Shortly after the collapse of Lehman Brothers, AIG was the next to run into troubles as the result of their Financial Products division which had helped insure debt in deals such as JP Morgan’s BISTRO as well as mortgage linked deals. As a result, the global insurer had an exposure of $55 billion to subprime mortgages. (Tooze, Page 150, 2018) This was actually a relatively small portion of their total loan portfolio and had therefore not warranted enough concern to insulate themselves or to get rid of them. On the BISTRO related deals, there were 125 CDS contracts that alone could trigger payments of $11.5 billion, more than they had earned in the previous decade combined. While the company may have been able to survive this regardless of the scale of the losses, rapid downgrades in mortgage backed markets triggered margin calls in the tens of billions towards AIG as the insurer lost its AAA credit rating. Making matters worse, AIG was unable to sell their own mortgage linked assets in order to generate cash to match the margin calls. As a result, the firm required a bailout of 180 billion USD. The chief party issuing margin calls against AIG was Goldman Sachs who had been large purchasers of CDS contracts from AIG, betting against the housing market. In this sense, the considerable amount of CDS contracts that had built up on the back of CDOs and other mortgage backed securities ending up

contributing to their undoing, and spreading the crisis wider. CDSs, the very instrument that helped to popularize the CDO structure played a very direct role in turning them into a financial liability.

Important to the role of CDOs during the lead up to the GFC was also their use in repo markets.

Repo agreements, short for “repurchase agreements” are transactions wherein the the seller agrees at the time to repurchase the security back at a later date and at a higher price. The duration of these contracts are often very short term and frequently only overnight. Essentially, repo deals can be understood as short term loans where the security traded is really being used as collateral. Currently, treasury bills are the most common collateral used in repo deals, but in the lead up to the GFC, CDOs were a common sight in these deals. As the scale of money under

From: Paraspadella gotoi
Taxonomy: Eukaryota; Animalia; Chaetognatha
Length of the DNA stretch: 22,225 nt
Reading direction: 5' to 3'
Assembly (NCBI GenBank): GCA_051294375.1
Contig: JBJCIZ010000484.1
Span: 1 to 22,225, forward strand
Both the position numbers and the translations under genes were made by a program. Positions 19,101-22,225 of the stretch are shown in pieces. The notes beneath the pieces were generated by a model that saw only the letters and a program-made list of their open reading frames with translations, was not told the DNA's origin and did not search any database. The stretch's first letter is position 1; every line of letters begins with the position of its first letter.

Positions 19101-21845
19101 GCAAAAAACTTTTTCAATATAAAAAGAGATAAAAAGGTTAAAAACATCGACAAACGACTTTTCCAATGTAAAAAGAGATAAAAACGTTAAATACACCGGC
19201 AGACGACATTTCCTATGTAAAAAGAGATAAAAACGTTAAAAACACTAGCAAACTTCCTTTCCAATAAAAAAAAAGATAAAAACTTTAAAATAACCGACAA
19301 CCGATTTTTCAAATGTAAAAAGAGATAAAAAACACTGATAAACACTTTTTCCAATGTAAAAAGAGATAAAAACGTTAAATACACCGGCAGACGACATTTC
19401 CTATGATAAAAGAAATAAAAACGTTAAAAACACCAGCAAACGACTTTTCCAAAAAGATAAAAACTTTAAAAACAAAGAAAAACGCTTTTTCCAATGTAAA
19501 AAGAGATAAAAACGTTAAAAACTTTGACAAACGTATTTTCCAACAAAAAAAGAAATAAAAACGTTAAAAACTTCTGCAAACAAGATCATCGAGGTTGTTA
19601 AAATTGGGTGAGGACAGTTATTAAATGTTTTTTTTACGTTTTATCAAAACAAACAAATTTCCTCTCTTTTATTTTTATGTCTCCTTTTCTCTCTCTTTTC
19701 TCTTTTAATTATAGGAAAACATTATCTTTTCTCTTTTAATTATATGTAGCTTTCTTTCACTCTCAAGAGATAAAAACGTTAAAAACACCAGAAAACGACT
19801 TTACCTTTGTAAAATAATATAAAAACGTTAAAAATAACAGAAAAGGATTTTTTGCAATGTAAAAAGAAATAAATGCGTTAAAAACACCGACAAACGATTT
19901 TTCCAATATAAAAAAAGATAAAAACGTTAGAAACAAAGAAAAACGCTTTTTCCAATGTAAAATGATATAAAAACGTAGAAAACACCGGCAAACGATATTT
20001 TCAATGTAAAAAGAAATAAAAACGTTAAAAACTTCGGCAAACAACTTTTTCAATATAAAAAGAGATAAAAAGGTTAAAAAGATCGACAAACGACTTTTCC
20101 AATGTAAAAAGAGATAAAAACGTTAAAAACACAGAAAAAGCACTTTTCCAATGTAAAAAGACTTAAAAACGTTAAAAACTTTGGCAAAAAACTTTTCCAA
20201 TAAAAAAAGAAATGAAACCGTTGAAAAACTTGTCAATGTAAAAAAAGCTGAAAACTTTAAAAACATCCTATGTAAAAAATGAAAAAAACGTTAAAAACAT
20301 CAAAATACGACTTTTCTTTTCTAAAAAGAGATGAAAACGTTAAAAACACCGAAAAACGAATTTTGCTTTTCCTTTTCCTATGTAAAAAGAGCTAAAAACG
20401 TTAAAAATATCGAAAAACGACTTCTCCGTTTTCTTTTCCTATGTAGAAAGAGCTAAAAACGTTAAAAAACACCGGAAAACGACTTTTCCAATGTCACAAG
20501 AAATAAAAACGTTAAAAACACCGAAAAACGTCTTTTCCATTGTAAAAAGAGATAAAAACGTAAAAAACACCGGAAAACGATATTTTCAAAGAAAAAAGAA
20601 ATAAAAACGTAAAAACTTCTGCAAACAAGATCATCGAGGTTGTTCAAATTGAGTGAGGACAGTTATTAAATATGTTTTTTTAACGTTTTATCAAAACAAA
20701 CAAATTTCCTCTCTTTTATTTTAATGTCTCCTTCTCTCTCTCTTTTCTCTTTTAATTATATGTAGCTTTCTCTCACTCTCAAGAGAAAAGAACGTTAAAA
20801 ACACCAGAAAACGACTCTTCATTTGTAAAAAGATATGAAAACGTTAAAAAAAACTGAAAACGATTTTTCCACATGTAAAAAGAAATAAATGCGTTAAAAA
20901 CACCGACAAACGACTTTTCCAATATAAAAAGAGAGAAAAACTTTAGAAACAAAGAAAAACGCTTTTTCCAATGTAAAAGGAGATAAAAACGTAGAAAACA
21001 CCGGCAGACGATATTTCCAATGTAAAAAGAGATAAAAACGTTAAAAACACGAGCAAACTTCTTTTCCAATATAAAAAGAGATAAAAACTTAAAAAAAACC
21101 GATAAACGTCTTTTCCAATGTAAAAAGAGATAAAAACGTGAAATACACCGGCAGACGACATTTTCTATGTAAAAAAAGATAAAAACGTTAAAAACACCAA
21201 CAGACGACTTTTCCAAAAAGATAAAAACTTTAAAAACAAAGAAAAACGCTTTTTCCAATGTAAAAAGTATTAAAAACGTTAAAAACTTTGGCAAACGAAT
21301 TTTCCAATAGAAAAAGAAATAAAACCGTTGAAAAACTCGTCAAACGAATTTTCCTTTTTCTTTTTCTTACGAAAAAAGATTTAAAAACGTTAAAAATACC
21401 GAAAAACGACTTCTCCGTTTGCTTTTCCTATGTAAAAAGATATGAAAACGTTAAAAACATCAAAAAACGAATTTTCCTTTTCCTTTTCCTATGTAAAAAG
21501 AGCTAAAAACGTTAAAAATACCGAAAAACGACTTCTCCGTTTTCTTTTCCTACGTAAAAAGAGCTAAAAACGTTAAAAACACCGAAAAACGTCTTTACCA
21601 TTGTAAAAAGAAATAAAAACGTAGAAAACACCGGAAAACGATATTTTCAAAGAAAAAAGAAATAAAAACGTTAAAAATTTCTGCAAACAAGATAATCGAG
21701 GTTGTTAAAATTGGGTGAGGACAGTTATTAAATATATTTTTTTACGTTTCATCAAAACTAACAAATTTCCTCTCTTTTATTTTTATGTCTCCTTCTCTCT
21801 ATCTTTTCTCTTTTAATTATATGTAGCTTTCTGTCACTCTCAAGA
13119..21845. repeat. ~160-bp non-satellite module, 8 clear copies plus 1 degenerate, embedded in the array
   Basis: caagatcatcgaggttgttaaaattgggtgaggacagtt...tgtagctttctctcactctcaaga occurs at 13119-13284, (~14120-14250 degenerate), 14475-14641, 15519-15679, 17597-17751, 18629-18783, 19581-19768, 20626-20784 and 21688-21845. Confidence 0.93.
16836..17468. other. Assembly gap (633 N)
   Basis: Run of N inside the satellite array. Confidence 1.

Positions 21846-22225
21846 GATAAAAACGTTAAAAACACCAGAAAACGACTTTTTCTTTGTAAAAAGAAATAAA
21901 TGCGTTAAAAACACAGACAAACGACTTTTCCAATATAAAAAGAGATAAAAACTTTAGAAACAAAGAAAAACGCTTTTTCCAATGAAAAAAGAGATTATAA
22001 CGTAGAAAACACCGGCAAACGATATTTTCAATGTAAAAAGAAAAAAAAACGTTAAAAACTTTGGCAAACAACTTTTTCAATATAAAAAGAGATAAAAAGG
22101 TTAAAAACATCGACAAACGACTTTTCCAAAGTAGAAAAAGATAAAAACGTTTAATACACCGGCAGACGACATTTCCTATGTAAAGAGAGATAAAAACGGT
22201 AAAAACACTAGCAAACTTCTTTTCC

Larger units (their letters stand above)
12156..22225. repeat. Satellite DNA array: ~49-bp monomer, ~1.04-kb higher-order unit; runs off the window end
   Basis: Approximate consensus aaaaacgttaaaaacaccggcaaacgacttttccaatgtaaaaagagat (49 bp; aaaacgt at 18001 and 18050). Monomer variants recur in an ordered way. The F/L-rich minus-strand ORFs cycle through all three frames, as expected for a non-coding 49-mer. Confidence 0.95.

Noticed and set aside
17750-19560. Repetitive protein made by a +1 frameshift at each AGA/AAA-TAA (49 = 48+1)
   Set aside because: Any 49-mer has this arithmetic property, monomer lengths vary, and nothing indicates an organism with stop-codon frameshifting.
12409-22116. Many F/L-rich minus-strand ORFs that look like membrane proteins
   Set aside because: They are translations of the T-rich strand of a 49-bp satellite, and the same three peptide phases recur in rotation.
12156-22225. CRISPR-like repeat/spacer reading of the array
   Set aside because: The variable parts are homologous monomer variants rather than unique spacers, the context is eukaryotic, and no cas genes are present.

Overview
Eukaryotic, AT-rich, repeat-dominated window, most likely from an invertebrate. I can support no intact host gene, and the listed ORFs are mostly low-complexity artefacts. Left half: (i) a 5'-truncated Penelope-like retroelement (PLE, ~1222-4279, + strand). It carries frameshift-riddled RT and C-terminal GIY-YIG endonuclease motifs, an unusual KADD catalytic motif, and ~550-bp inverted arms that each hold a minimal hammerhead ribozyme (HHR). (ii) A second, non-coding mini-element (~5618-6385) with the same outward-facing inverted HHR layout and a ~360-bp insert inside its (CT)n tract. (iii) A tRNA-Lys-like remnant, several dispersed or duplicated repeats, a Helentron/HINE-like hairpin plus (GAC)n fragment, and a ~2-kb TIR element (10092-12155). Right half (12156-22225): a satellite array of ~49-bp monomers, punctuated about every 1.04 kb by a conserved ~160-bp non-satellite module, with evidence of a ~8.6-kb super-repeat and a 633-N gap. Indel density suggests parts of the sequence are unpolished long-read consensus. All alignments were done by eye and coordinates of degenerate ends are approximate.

management has increased over the last 3-4 decades, so has demand in the repo market, even from non-financial institutions and firms. (Gorton et al, 2010) As a whole, the repo market differs from interbank lending, reflected in rates such as EURIBOR and LIBOR, in that those are the rates for unsecured loans, whereas repo by definition is secured.

It was specifically this relationship that helped to transfer the perils of the mortgage markets into the rest of the economy during the crisis. (Gorton et al, 2010) Repo haircuts (the cost of

performing repo deals) increased as concerns over the market increased and the value of the collateral used in repo agreements (CDOs) was dropping rapidly. This in effect led to widespread insolvency throughout the American banking sector. Gorton and Metrick frame this as a “run in the repo market.” (Gorton et al, 2010, Page 28) This is most apparent in the case of the collapse of Bear Stearns. The most profitable division at Bear Stearns was its fixed income department, which profited off of mortgage securitization. (Stanford Law, 2008, Page 280) The brokerage received a lot of its funding through short term borrowing - primarily via the repo markets.

Naturally, the collateral that was needed for the $50-70 billion USD was largely posted in the form of mortgage linked securities. (Stanford Law, Page 281) While only a few hedge funds noticed at first, the wider troubles in the housing market meant that it was increasingly difficult and expensive for Bear Stearns to achieve the short term borrowing that it needed in order to continue to operate. Eventually, news of this spread and more funds cut ties with Bear Stearns, and some sought replacement counterparties to credit derivative contracts previously held by Bear. The departure of a large client, Renaissance Technologies, was the final nail in the coffin and Bear was eventually forced into a government sponsored acquisition by JP Morgan for the value of less than the building they had worked in. (Tett, Page 221, 2009)